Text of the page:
Team Leader is a critical role, and deserves its own focus. The Lead Negotiator is the face-to-face lead person heading the negotiation at the bargaining table, and must be shown respect by the team before, during and after the meeting for the other side to realize that concessions will come only from the lead negotiator. The Team Leader, on the other hand, is responsible for providing the team guidance and leadership and need not be present during face-to-face bargaining sessions.
If you have to wear more than one hat on the team, take Kristin Arnold’s simple advice: “To alleviate the confusion, let your team mates know which hat you are wearing and when you change your role.”
Final thoughts - the good, the bad, and the beautiful
The good. Negotiating as a team represents a smart, indispensable and productive way of negotiating when the right team is in place, preparation is thorough, stakeholders are on board, and team members stay in role and on message.
The bad. The many benefits to team negotiating come with tradeoffs – teams are more time intensive, ego and emotions management are critical, group-think can take over, there are more opportunities for missteps, etc.
The beautiful. Utilizing individual strengths while keeping the team engaged and organized can produce powerful results.
Learn more about teams and team facilitation from expert Kristen Arnold at www.extraordinaryteam.com. For more tips on effective negotiating teams, email [email protected] and ask for our comprehensive article on “Best Negotiating Practices for Teams.”
Negotiators Do Judge a Book by Its Cover
By Marianne Eby
To really understand why something so superficial matters, we are going to think out of the negotiation box. Let's think restaurant menu, think Apple products, think Erin Brokovich, and before we finish, think Mao Zedong. Then we'll better be able to think negotiations.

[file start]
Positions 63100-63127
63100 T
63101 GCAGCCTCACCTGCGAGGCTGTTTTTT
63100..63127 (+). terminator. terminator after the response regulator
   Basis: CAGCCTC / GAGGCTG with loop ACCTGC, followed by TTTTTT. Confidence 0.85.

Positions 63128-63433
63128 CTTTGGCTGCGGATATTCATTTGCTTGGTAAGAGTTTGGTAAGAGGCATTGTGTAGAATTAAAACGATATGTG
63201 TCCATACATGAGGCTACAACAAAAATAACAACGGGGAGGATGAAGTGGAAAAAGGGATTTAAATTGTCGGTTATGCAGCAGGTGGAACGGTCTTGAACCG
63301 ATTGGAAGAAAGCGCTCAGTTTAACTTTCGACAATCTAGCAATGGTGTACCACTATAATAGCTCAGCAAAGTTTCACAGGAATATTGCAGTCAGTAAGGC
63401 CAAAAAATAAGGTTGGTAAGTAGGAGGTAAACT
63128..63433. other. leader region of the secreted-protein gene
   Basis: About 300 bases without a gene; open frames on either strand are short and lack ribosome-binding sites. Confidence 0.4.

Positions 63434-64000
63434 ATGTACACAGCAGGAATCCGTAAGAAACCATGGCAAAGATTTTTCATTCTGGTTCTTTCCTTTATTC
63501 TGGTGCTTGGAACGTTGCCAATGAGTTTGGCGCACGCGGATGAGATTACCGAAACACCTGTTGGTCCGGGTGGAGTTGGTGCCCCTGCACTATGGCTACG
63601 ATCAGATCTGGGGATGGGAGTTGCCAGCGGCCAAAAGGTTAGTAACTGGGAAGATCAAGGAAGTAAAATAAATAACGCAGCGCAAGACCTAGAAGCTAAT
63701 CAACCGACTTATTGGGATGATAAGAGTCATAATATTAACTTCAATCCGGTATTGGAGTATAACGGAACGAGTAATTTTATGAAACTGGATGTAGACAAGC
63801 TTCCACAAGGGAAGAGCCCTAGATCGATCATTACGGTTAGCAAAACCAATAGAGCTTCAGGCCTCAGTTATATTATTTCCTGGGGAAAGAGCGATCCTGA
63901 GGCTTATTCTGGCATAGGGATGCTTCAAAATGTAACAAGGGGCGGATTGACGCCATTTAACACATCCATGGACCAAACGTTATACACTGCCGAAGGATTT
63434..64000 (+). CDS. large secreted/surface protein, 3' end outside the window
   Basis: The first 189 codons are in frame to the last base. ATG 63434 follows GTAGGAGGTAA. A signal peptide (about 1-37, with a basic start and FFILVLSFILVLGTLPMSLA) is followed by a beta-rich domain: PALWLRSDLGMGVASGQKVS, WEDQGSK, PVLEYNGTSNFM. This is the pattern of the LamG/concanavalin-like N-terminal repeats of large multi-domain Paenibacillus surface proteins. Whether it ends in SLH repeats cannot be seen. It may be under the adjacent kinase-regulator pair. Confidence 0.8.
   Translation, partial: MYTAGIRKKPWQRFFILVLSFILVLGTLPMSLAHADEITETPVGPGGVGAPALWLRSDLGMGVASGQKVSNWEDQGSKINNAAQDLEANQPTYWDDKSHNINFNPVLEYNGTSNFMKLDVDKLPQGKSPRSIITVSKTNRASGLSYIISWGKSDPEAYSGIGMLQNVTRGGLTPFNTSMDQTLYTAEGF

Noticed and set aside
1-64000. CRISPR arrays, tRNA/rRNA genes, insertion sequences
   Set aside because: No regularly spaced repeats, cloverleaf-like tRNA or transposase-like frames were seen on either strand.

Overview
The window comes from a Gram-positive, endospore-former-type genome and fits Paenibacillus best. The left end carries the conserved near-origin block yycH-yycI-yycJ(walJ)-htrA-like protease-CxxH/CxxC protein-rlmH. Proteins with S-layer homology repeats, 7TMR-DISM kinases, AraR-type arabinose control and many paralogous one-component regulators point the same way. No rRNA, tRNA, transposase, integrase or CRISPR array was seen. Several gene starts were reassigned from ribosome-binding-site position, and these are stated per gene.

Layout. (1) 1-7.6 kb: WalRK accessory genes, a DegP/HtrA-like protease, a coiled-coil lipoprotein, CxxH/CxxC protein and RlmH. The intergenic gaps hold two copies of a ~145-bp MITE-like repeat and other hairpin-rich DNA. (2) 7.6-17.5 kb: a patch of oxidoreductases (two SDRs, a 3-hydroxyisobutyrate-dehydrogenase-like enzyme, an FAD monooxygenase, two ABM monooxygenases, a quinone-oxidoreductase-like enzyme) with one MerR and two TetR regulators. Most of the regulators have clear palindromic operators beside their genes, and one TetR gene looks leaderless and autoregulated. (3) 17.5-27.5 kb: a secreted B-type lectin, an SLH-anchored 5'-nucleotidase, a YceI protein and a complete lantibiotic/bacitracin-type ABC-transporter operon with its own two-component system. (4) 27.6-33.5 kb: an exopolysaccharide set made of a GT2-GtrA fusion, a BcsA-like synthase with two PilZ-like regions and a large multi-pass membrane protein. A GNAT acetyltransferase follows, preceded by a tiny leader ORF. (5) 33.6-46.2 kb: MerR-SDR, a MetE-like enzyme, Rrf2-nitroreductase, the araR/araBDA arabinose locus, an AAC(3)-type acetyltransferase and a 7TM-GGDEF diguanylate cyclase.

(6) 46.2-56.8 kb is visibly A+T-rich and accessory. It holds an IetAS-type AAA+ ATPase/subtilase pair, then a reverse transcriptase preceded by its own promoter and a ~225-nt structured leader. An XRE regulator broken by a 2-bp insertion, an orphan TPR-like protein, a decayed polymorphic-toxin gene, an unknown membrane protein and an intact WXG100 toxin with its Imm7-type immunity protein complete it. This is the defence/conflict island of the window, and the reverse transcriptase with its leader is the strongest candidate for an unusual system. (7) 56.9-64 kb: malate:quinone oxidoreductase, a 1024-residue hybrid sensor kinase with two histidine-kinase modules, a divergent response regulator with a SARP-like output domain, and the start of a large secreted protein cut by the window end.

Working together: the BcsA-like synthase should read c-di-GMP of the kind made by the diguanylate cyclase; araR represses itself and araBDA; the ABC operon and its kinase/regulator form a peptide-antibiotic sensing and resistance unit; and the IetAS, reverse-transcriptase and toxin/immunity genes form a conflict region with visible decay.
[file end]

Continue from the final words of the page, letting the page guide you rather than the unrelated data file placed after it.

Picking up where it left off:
8 Tips for Successful Email Negotiation
By Thomas Wood
Email may well now be the dominant form of business communication, and increasingly unavoidable in negotiations. It has its advantages -- it saves money and time, allows you to ask questions that might be more difficult in person, and sometimes reduces stress because of the time allowed for contemplation and reaction. So why do half of email negotiations end in impasse?
Negotiating by email has pitfalls too many negotiators ignore. Research shows that negotiators experience less satisfaction with the process, less rapport, and less future trust in their partners. Why?
- There is a greater tendency to lie, exaggerate, bluff, or intimidate with email.
- Negotiators don't feel the pressure of "live performance," and thus often prepare less.
- Because it is more difficult to build rapport and trust, there is often less focus on interests and more on positions and demands.
- Communication challenges arise easily, including rudeness, ambiguous messages, misinterpretations, and ill-conceived reactions.
- It is easier to say "no" and brainstorming is not possible, thus cramping creativity and the likelihood of value creation.
Because of these downsides, email negotiations can inhibit the trust and mutual understanding that builds and sustains rapport, so conflicts or misunderstandings can easily degenerate or worsen. Here are 8 tips for maximizing the value of email and minimizing the risk: